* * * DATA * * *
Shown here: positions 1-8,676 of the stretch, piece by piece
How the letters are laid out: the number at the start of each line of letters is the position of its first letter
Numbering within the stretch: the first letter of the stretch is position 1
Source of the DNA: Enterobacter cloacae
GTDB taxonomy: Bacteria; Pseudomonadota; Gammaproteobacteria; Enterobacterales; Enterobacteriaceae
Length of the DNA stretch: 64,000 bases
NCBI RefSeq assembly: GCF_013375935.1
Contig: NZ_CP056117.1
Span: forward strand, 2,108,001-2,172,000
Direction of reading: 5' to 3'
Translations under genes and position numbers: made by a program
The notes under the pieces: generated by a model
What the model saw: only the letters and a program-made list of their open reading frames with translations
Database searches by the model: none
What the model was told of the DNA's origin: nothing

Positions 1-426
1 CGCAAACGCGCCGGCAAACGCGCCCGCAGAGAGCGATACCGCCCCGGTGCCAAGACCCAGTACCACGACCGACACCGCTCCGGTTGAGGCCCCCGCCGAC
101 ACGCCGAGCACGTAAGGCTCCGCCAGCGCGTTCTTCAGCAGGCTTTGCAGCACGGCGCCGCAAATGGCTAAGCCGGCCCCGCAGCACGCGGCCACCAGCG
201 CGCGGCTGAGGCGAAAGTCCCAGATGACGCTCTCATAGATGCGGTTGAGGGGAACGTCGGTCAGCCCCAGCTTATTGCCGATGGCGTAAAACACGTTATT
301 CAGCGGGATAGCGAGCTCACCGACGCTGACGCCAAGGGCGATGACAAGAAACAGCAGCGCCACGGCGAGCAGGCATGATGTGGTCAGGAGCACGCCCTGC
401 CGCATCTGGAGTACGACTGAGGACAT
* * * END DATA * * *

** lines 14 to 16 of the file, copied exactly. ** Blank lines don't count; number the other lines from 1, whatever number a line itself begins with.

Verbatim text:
Database searches by the model: none
What the model was told of the DNA's origin: nothing

Positions 1-426